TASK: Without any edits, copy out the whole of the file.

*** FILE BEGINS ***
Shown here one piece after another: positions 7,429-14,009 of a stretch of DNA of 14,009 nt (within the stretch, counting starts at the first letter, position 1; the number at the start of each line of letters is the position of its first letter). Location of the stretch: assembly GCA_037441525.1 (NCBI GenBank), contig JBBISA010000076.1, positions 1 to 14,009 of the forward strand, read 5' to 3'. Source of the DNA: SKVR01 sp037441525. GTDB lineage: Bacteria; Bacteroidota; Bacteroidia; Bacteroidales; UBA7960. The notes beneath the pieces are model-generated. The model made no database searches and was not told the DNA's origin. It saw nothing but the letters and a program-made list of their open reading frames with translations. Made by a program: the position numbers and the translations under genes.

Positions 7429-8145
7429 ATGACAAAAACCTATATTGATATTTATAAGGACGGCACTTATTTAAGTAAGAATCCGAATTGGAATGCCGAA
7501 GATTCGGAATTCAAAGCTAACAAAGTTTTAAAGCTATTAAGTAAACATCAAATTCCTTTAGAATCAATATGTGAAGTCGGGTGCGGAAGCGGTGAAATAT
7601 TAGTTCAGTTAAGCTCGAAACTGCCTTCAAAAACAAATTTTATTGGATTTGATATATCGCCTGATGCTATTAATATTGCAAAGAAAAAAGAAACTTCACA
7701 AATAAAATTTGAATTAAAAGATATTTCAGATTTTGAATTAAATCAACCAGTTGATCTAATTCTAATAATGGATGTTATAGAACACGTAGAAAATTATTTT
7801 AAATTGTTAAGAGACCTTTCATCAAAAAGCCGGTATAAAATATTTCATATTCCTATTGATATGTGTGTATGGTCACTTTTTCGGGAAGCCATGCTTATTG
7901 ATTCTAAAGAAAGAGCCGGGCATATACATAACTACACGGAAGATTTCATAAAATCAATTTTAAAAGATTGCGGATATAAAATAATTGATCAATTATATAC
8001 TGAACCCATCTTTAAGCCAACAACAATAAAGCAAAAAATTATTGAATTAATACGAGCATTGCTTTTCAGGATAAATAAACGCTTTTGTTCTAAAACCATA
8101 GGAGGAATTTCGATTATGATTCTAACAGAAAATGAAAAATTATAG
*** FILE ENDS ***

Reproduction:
Shown here one piece after another: positions 7,429-14,009 of a stretch of DNA of 14,009 nt (within the stretch, counting starts at the first letter, position 1; the number at the start of each line of letters is the position of its first letter). Location of the stretch: assembly GCA_037441525.1 (NCBI GenBank), contig JBBISA010000076.1, positions 1 to 14,009 of the forward strand, read 5' to 3'. Source of the DNA: SKVR01 sp037441525. GTDB lineage: Bacteria; Bacteroidota; Bacteroidia; Bacteroidales; UBA7960. The notes beneath the pieces are model-generated. The model made no database searches and was not told the DNA's origin. It saw nothing but the letters and a program-made list of their open reading frames with translations. Made by a program: the position numbers and the translations under genes.

Positions 7429-8145
7429 ATGACAAAAACCTATATTGATATTTATAAGGACGGCACTTATTTAAGTAAGAATCCGAATTGGAATGCCGAA
7501 GATTCGGAATTCAAAGCTAACAAAGTTTTAAAGCTATTAAGTAAACATCAAATTCCTTTAGAATCAATATGTGAAGTCGGGTGCGGAAGCGGTGAAATAT
7601 TAGTTCAGTTAAGCTCGAAACTGCCTTCAAAAACAAATTTTATTGGATTTGATATATCGCCTGATGCTATTAATATTGCAAAGAAAAAAGAAACTTCACA
7701 AATAAAATTTGAATTAAAAGATATTTCAGATTTTGAATTAAATCAACCAGTTGATCTAATTCTAATAATGGATGTTATAGAACACGTAGAAAATTATTTT
7801 AAATTGTTAAGAGACCTTTCATCAAAAAGCCGGTATAAAATATTTCATATTCCTATTGATATGTGTGTATGGTCACTTTTTCGGGAAGCCATGCTTATTG
7901 ATTCTAAAGAAAGAGCCGGGCATATACATAACTACACGGAAGATTTCATAAAATCAATTTTAAAAGATTGCGGATATAAAATAATTGATCAATTATATAC
8001 TGAACCCATCTTTAAGCCAACAACAATAAAGCAAAAAATTATTGAATTAATACGAGCATTGCTTTTCAGGATAAATAAACGCTTTTGTTCTAAAACCATA
8101 GGAGGAATTTCGATTATGATTCTAACAGAAAATGAAAAATTATAG